BETR wants to work in partnership with the Broadcasters to improve the quality of training and development in the industry. Each validation visit will be accompanied by a report of the visit and everyone will receive a copy of the final report in early summer. Ultimately BETR can ask Ofcom to fine Broadcasters or revoke their licence, if they refuse to participate in the co-regulatory system. top
We are funded through a levy on broadcasters, who are assessed by Ofcom and levied according to their size. Given that we are financed by the industry, we want to ensure that you gain real value from our work. So if you would like to find out more about us or have any comments, points or suggestions that will help make the BETR more effective, we’d like to hear from you. top
For several years Ofcom managed the process of receiving Equal Opportunity reports from individual broadcasters and provided the industry with an annual report. However, it became clear that limited progress was being achieved by broadcasters. Ofcom was not in the position to challenge or provide a level of support to improve matters. Ofcom consulted with the industry over a period of almost two years to consider alternative methods by which the EO requirements under the 2003 Act could be met. The consensus was that a co-regulatory model was the best solution. For more details of the consultation process and proposal for co-regulation of equal opportunities, please visit the Ofcom website. top
At the end of the consultation process Ofcom invited the BETR to be the co-regulator. The BETR was chosen to manage this work because we are seen as independent of Ofcom and able to work in close partnership with the broadcasters who are required to report. top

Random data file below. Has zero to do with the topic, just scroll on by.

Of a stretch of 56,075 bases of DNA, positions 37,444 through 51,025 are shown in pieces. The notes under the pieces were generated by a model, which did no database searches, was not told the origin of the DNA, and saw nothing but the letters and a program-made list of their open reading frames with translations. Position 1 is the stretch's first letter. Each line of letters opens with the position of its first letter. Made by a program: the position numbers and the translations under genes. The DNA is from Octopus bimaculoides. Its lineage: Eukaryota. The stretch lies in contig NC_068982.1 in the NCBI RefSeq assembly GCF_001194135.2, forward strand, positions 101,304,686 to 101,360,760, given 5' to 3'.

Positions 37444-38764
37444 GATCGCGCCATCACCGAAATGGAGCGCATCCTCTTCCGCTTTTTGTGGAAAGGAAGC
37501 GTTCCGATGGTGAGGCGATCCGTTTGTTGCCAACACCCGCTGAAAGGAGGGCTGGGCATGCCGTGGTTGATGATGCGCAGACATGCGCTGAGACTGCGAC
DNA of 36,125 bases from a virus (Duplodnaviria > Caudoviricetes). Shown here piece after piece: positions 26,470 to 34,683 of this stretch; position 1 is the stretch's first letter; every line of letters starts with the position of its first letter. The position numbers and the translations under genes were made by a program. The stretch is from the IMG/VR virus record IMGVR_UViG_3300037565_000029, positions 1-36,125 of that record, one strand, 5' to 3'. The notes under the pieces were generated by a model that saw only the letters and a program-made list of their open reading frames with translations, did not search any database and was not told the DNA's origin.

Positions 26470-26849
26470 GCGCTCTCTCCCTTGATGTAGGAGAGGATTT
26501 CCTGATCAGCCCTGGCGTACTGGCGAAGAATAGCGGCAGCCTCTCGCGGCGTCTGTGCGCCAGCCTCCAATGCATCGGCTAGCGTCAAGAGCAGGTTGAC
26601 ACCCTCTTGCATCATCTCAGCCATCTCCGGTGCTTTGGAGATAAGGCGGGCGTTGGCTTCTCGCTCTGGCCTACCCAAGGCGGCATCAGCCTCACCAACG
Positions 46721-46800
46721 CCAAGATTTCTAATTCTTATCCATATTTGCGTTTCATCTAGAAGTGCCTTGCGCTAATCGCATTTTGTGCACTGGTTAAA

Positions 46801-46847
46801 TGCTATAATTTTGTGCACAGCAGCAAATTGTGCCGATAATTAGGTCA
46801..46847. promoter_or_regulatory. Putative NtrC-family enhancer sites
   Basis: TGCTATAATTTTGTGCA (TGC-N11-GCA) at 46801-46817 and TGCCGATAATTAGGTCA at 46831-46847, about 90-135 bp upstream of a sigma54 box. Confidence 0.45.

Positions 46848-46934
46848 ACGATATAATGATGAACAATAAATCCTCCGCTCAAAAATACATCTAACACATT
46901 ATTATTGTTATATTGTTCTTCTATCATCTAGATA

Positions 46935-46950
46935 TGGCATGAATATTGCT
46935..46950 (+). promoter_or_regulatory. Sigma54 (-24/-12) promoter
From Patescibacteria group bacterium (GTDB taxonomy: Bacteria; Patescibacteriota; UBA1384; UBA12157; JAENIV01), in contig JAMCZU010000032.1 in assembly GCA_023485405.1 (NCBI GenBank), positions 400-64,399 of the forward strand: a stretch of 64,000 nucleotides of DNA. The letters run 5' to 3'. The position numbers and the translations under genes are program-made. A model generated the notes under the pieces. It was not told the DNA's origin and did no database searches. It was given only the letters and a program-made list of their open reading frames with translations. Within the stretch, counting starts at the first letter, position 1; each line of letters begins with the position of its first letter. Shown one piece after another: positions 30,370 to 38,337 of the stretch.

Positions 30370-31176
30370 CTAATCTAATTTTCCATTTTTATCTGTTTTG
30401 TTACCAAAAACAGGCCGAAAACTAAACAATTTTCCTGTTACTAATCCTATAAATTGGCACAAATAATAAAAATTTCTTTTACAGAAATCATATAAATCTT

Although the BETR picked up this role as of April 2009, owing to the planning process that needs to engage with all stakeholders, a full co-regulatory model is unlikely to start before 2010. The BETR is making good progress in formulating a qualitative model similar to that of the Training & Skills framework and thus far this has been received with a great deal of support from the industry representatives on the Planning Group. This will be piloted more widely once broad approval has been reached and a version of the framework similar in model to that constructed for Training & Skills will be tested with a range of representative companies from the smallest to the largest within all sectors. However it is anticipated that a full co-regulatory model will start at the latest in January 2011, with a view that it will be run in the first instance until 2013 when a full review of the co-regulatory approach to EO will take place as to its effectiveness, challenge to broadcasters and its ability to improve performance. top
The exemption criteria are the same as those for Training & Skills and we are endeavouring to change the timeframe for exemption companies by making that request earlier in the annual cycle for 2009 probably during November. top
This will all be online and we hope that all exempt broadcasters will engage in this process. It will take just a few minutes of your time. Otherwise the BETR will be obliged to conduct a review visit of companies that have not filled in the exemption form to validate their exemption. This will take longer than completing the on-line form. top